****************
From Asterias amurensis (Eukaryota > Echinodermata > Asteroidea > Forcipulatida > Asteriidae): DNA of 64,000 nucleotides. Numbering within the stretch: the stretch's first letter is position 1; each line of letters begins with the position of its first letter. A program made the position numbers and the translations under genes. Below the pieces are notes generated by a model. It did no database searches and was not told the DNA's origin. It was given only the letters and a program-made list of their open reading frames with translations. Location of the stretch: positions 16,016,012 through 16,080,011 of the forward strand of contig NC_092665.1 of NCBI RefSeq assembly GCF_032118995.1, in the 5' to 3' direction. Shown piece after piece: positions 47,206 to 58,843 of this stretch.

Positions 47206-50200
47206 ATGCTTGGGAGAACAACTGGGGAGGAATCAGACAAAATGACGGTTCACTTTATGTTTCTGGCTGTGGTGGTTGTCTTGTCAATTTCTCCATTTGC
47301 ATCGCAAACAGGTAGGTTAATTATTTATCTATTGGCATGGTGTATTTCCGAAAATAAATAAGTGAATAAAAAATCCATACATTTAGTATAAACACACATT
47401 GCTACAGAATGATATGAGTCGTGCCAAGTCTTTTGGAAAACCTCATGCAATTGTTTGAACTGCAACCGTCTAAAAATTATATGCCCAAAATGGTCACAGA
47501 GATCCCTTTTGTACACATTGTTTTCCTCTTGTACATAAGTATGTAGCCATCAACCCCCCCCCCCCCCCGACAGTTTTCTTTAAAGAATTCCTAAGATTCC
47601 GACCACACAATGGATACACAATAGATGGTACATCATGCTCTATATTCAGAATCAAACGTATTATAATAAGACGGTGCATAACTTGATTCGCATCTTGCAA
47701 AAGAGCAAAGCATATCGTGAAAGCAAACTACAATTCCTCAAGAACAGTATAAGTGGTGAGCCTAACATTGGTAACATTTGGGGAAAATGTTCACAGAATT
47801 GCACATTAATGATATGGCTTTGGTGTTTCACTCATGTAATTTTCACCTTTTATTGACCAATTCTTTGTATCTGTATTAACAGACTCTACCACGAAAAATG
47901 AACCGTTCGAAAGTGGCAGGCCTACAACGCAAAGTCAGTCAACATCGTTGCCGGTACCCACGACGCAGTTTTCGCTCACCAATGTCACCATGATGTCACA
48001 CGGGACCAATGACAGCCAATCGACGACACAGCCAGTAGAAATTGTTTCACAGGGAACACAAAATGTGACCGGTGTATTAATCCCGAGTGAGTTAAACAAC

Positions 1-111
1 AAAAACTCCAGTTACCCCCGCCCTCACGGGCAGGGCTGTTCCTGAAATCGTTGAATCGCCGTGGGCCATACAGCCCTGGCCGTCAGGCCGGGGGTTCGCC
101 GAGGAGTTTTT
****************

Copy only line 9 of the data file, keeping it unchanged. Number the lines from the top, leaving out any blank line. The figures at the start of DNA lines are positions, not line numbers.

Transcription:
47801 GCACATTAATGATATGGCTTTGGTGTTTCACTCATGTAATTTTCACCTTTTATTGACCAATTCTTTGTATCTGTATTAACAGACTCTACCACGAAAAATG